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by Rudi Dornemann

It paid better than shouting on corners with newspapers. There was less chance of losing a finger or catching a killing cough than if you worked the bobbins. And it wasn't as risky as pickpocketing -- no matter what the neighborhood, no matter how late, the censer marked you as in the employ of towermen, who were said to know everything, to control everything as far as the fog went, and the fog went everywhere in the city.

That was the part Gabriel Loy liked best, being able to walk wherever and have everyone step aside at his approach. They all looked at him without wanting to look like they were looking -- he liked that too. The only thing he didn’t like was the way he dreamed disordered jumbled dreams crowded with faces, numbers, and hints of terrible knowledge.

He'd made an art of swinging the fog-seeder, looping it out long or spinning it in tight, in far more elaborate figures than what you needed just to the keep the whirligig works in the brass sphere wound up.

Not that it mattered to the towermen. They didn't care who waved their smoking orbs as long as someone did it. Half a crown when you took it smoldering from the cart; another crown when you returned it, cold, at dawn.

But when, in alley where he strutted even thought there was no one to watch him, his foot went through a gap between boards and he fell just as the censer was on the downswing and it went down into the dark and splashed two heartbeats later, he knew they'd care about that.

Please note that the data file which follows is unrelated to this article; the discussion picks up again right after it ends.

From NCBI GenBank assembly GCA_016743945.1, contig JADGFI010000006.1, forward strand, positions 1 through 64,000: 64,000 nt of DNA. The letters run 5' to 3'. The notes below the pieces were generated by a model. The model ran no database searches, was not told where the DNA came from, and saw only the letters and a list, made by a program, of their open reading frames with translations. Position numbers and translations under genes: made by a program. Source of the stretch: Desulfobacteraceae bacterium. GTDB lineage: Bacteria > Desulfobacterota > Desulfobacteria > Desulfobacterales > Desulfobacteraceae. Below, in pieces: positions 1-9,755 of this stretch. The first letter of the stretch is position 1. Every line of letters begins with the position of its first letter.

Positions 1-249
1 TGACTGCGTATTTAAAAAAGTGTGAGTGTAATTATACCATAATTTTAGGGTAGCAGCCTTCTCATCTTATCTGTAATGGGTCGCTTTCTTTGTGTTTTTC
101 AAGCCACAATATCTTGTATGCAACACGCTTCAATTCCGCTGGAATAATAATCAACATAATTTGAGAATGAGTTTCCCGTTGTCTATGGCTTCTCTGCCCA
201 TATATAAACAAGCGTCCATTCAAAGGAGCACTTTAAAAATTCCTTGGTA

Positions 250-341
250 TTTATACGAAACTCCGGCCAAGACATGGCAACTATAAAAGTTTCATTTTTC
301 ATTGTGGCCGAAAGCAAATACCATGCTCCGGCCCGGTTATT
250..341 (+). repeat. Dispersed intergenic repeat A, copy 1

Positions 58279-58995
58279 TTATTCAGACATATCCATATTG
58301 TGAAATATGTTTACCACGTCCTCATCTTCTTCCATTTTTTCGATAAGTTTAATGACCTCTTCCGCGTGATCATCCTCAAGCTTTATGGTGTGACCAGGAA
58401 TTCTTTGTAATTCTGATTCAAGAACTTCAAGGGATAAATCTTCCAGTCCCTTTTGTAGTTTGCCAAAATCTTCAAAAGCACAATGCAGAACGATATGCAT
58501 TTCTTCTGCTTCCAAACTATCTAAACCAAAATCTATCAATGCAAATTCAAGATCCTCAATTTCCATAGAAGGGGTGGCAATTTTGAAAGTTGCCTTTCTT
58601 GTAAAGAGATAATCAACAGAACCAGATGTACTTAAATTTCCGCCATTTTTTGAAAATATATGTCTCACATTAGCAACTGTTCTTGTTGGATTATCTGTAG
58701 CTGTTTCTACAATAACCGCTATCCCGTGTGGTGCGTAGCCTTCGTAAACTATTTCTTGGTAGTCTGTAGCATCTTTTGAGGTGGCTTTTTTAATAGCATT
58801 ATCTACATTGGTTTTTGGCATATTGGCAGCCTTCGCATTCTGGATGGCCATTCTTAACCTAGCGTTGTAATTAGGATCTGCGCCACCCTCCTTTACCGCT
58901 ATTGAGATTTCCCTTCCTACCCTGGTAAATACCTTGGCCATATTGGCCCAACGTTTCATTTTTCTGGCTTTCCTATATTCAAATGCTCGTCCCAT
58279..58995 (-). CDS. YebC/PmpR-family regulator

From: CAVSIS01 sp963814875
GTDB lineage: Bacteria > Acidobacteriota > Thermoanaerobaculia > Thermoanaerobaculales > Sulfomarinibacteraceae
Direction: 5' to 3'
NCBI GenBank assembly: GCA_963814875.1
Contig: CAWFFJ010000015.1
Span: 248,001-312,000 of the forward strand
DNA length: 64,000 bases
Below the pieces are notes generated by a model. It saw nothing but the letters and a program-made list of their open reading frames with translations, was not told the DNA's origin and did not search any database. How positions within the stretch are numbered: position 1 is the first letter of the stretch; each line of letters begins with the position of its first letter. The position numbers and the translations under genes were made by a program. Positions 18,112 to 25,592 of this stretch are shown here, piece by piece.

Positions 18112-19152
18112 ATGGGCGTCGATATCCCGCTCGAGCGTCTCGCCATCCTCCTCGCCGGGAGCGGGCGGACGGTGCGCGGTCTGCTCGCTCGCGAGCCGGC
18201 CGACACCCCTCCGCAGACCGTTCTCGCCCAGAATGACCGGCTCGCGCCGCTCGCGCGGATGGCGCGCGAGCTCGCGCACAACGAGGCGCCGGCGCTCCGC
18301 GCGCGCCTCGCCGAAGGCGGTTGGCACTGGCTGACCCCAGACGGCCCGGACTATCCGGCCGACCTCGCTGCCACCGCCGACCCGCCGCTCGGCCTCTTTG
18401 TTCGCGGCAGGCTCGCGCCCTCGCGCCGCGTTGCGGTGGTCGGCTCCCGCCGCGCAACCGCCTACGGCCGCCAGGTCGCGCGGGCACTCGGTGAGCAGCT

He had to get it back. Even though it meant scraping his hands and straining his shoulders to wrench all the boards off the top of the well. It meant finding handholds in the loose bricks, and mastering his panic when the bricks gave way to packed clay ten feet down and there was no way down and there didn't seem to be any way back up either. But as he breathed, he learned: the fog had poured deep into the well, so that he was as high above the knowledge-mist as the towermen on their spire-tops and chimney-trestles.

What the fog-mind told them, it told him: he knew where the censer was, how to get it back up, how to keep learning. Plans unfolded like dreams in his head: a balloon! He would fly and breath the top of more fog and he'd be wise, and everyone would look at him without wanting to look like they were looking, even the towermen.


peculiar. now be like Paul Harvey.

Posted by: David | March 25, 2009 12:11 PM

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